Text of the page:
The eyes of the world will be on London for the king's coronation, but is the glamour, pomp and circumstance hiding an ugly truth?
London is a city that is often viewed as a symbol of wealth, success and opportunity. As one of the most prosperous and well-known cities in the world, it is easy to see why so many people are proud to call it home. However, some of my recent experiences have led me to reflect on the ‘darker’ side of London, and whether London is truly a city for all who live here, or whether some of London’s citizens are more welcome than others.
One such event is Steve McQueen's film and exhibition 'Grenfell'. Currently showing at the Serpentine gallery, his film of the burnt Grenfell tower before it was covered up, seeks to create a record, so that the tragedy cannot be forgotten. The film is moving and powerful, there are no words - but the silence speaks volumes.
A criminal investigation is still ongoing, and justice still feels a long way off. While concerns about the cladding and the state of the building had been raised many times before the fire, these concerns were ignored because the people raising them were not deemed important enough to be listened to. Reading the visitor book as I left the exhibition, I was struck by a comment which summed things up very eloquently;
‘’Thank you for making this film to speak for those who live in London, but are not recognised as Londoners, and whose voices are not heard.’’
Paul Gilroy, professor at UCL, articulates a similar sentiment. In his essay to accompany the film, he asks; “Who can be killed without any consequences?…whose lives matter?”
The tragedy, which claimed the lives of 72 people, is a stark reminder of the inequalities that exist in London.
Homelessness is another issue that highlights the darker side of London. According to a report by the charity Shelter, over 271,000 people are homeless in England, with over half of them located in London. An incredible 1 in 58 people are homeless in our capital.
According to recent government figures, levels of rough sleeping in London have increased significantly, with an increase of 34% in 12 months (from Autumn ‘21- ‘22). While below pre-pandemic levels, these levels are concerning, and despite the efforts of charities and local authorities, homelessness remains a pressing issue in the capital. It certainly feels to be more visible and confronting than it was; and I believe it raises an important question of whether we can call ourselves a world-class city, while allowing this to happen around us.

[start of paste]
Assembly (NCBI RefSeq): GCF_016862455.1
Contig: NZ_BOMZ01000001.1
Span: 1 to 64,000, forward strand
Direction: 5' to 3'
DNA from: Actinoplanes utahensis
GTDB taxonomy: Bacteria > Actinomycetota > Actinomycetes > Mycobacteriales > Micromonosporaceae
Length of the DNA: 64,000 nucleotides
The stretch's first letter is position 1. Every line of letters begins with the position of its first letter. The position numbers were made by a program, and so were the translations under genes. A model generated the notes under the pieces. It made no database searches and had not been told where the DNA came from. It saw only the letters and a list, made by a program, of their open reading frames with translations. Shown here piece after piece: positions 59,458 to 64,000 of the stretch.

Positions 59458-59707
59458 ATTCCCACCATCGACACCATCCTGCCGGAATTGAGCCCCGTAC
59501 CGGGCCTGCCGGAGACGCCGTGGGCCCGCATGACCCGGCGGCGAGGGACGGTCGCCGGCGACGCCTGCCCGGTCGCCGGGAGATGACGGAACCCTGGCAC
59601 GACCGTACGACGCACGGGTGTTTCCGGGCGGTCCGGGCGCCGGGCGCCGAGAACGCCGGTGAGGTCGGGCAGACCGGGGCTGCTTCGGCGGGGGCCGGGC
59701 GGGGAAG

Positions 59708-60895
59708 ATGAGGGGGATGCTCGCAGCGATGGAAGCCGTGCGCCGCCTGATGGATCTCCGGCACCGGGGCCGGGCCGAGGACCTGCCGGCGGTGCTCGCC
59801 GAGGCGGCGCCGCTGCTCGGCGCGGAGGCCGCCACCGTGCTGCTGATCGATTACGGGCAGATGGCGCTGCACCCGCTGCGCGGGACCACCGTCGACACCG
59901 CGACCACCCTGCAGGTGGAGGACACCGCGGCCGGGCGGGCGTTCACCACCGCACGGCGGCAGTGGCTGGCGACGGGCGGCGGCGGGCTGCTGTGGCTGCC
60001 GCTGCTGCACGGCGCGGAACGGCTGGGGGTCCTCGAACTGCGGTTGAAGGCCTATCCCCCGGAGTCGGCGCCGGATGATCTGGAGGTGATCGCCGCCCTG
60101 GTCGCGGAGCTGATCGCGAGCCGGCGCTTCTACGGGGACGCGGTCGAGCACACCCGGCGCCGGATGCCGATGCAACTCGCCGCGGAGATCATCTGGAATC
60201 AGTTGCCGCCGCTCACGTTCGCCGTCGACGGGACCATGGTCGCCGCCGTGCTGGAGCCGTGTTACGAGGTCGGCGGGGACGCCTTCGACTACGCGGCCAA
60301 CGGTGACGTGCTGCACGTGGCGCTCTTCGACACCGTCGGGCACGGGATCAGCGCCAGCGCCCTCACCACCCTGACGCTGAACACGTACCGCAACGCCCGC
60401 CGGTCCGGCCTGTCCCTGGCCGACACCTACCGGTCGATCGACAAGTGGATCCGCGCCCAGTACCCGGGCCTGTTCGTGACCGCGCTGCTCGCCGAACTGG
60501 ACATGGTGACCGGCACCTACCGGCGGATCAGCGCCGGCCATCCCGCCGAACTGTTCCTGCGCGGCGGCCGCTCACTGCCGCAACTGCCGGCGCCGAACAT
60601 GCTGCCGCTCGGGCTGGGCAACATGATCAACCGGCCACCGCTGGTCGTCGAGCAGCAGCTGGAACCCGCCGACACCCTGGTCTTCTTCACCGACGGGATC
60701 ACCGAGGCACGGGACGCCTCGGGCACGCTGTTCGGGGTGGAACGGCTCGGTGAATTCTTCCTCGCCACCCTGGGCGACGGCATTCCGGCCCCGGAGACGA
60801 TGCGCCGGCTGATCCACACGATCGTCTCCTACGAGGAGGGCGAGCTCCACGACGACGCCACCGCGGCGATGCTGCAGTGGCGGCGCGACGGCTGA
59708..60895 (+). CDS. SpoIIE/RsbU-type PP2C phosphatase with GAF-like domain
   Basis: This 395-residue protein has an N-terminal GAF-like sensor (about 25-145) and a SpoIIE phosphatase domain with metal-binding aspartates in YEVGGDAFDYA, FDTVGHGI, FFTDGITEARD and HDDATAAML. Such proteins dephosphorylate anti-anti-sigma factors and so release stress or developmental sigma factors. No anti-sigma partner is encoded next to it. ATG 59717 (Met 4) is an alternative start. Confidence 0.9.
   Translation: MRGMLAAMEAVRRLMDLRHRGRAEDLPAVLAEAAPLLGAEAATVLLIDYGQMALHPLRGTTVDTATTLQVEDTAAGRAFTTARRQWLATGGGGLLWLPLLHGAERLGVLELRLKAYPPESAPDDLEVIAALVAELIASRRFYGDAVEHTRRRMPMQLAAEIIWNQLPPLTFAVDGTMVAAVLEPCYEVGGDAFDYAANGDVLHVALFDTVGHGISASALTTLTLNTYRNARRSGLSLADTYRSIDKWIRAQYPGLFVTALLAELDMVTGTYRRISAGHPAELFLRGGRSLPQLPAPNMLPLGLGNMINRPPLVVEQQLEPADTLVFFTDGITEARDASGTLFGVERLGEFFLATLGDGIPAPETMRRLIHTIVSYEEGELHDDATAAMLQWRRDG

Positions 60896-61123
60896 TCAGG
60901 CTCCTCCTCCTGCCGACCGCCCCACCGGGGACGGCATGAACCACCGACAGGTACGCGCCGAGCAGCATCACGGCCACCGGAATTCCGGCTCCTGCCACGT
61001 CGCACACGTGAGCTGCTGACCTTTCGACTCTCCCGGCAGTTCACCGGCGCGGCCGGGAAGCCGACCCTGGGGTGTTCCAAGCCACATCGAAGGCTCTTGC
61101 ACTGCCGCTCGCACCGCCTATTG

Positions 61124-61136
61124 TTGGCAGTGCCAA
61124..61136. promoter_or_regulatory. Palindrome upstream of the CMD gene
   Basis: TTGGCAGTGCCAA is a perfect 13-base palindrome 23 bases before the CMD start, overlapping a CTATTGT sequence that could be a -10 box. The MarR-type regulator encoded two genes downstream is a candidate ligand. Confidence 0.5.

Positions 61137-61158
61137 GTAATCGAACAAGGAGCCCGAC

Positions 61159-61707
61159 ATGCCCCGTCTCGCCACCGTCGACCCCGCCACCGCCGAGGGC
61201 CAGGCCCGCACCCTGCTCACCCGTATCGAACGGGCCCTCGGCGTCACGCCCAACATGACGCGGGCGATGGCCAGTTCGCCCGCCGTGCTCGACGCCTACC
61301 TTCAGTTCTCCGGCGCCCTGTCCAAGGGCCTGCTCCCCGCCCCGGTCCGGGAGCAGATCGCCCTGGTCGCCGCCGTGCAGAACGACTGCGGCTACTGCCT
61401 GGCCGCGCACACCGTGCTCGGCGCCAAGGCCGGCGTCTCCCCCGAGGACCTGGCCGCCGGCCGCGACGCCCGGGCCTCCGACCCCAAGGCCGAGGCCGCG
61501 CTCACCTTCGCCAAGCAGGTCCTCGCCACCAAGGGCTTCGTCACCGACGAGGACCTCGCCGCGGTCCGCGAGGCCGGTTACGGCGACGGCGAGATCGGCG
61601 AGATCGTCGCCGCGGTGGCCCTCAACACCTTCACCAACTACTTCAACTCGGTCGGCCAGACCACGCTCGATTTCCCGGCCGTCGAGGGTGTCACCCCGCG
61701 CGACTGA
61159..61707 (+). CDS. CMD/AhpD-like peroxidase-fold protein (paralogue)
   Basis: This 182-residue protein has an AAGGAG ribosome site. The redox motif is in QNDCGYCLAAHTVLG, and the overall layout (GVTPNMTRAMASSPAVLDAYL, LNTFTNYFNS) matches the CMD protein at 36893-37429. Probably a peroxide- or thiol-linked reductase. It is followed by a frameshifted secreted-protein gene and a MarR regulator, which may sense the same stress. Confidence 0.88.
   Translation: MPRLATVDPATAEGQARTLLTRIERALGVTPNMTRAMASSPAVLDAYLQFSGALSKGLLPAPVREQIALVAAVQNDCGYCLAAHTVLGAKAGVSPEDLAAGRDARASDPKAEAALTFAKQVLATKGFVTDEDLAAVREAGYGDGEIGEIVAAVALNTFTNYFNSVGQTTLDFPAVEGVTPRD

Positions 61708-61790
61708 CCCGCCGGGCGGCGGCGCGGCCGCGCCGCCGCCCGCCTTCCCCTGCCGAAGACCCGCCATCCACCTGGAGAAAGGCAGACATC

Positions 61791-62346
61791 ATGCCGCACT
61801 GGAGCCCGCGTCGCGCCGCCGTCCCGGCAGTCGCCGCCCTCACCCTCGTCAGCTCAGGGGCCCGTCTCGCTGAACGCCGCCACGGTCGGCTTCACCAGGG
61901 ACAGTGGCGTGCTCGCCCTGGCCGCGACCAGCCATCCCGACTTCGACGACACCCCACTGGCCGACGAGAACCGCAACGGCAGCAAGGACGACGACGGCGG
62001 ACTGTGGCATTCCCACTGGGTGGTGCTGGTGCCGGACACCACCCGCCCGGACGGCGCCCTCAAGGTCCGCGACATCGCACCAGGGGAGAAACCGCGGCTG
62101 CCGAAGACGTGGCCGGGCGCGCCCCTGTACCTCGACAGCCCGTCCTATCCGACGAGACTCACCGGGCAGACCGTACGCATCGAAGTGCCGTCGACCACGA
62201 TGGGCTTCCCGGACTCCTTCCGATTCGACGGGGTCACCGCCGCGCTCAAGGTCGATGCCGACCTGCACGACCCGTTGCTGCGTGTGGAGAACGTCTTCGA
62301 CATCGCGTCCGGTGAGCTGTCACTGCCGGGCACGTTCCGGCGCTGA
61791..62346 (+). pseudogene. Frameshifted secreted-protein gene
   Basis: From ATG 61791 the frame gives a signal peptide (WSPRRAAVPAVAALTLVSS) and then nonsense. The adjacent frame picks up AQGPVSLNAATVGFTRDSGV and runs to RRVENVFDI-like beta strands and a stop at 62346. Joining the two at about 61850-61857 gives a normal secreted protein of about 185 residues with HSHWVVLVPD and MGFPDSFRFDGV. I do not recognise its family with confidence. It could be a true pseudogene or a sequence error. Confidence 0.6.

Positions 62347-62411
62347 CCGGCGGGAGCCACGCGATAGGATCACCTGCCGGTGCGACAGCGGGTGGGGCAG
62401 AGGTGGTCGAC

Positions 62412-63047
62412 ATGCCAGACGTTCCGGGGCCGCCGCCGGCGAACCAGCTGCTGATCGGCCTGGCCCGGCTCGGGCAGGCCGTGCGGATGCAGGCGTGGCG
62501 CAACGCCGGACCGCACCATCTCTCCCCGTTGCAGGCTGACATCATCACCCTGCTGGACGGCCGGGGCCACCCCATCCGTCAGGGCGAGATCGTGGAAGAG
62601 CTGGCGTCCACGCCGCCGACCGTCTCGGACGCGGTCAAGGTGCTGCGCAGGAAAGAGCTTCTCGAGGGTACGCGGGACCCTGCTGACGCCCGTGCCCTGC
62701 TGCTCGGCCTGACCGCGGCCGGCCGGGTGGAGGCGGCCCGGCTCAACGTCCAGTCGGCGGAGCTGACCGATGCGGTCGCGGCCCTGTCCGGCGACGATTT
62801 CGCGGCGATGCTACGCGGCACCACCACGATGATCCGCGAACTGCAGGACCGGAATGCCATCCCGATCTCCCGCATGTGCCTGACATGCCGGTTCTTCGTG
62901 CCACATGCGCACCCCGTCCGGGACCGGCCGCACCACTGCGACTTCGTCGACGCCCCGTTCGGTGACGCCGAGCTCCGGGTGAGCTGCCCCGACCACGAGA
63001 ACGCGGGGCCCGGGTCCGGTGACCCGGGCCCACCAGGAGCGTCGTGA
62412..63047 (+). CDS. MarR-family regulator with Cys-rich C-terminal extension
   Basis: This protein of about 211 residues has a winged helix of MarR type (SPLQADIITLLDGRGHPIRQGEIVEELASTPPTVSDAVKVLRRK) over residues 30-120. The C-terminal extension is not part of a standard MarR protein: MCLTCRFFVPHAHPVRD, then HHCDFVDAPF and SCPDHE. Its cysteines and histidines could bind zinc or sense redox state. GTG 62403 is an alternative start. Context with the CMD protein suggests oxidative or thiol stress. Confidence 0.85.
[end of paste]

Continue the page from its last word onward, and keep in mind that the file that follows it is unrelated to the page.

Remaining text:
So, what kind of London do we want to be a part of? What kind of London do we owe it to ourselves to create?
This is, in part, a question 2CV has been asking Londoners recently. As part of the GLA’s Planning for London Programme, 2CV’s Social Practice have been conducting deliberative research on a large scale to explore this question from different perspectives with Londoners from diverse backgrounds, Boroughs and life-stages. The research has covered topics such as housing, transport, sustainability, community and public spaces. The different sessions have been fascinating and have shown that Londoners of all walks of life are invested in their city, and care deeply about what the London of the future should be, and what it needs to look like to represent the needs, and views, of all Londoners.
The king's coronation is set to take place in London this weekend, and the eyes of the world will be on our city (and I’m sure it will look glorious, especially if the sun is shining!). However, at this moment, as many around the world celebrate, it is important to reflect on the other side of London, that is often hidden from view.
So, is London a city to be proud of? The answer is not straightforward.
On the one hand, London is a city of incredible wealth, diversity and opportunity. It is a cultural hub, with world-class museums, galleries and theatres. It is a centre of finance, business and innovation. But on the other hand, London is a city where too many people are struggling to make ends meet, where homelessness is widespread, and where inequality is prevalent. And where some people’s voices are heard, and validated - and where others’ aren’t.
Ultimately, the answer to the question of whether London is a city to be proud of lies in the hands of the people who call it home. It is up to us to acknowledge the challenges that our city faces, and to work together to address them. By doing so, we can ensure that London is a city that exists for all of us, one that enables us all to reach our potential, and a city that we can all be proud of.
To find out more about 2CV’s deliberative methods for citizen engagement, please get in touch on firstname.lastname@example.org.